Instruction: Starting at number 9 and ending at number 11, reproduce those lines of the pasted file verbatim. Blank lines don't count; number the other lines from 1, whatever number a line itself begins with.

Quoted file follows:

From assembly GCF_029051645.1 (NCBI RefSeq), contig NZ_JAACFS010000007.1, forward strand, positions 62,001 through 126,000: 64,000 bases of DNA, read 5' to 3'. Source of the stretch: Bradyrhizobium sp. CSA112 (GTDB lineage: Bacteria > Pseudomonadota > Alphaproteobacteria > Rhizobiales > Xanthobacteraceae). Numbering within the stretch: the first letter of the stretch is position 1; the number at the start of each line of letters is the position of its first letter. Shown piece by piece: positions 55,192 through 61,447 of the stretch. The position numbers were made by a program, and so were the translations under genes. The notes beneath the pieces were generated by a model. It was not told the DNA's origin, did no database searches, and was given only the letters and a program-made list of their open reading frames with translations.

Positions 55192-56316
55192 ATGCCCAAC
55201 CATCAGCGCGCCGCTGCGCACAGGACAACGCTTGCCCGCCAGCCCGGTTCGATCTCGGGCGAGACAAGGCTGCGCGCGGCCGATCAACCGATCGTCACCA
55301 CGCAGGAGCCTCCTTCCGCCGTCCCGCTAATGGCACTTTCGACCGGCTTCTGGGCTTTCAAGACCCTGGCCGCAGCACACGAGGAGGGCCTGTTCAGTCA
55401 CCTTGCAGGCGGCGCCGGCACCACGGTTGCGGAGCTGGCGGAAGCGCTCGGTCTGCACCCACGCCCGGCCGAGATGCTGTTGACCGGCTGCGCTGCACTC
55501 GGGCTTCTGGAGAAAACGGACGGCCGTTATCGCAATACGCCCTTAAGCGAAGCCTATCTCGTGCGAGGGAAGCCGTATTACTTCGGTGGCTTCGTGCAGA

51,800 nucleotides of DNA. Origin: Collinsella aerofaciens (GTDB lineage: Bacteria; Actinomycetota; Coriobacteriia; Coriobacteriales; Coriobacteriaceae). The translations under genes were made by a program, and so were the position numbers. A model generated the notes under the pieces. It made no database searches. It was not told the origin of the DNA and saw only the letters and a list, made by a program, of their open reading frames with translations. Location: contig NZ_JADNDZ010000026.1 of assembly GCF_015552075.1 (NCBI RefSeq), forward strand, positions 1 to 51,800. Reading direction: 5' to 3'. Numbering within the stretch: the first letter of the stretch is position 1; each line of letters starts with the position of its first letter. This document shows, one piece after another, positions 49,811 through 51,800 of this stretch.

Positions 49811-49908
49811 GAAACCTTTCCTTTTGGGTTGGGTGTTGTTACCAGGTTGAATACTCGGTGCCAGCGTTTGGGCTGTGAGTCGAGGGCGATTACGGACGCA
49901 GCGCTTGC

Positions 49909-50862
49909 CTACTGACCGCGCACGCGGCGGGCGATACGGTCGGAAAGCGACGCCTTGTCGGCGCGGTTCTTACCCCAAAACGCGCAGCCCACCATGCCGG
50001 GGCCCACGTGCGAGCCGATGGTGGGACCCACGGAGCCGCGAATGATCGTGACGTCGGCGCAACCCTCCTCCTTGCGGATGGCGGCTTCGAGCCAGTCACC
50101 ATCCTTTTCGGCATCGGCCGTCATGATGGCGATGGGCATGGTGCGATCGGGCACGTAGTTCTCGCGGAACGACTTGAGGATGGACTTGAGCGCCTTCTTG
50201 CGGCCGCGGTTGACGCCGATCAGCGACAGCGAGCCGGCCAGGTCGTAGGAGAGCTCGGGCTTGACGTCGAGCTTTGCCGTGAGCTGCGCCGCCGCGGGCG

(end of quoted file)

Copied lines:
Positions 49811-49908
49811 GAAACCTTTCCTTTTGGGTTGGGTGTTGTTACCAGGTTGAATACTCGGTGCCAGCGTTTGGGCTGTGAGTCGAGGGCGATTACGGACGCA
49901 GCGCTTGC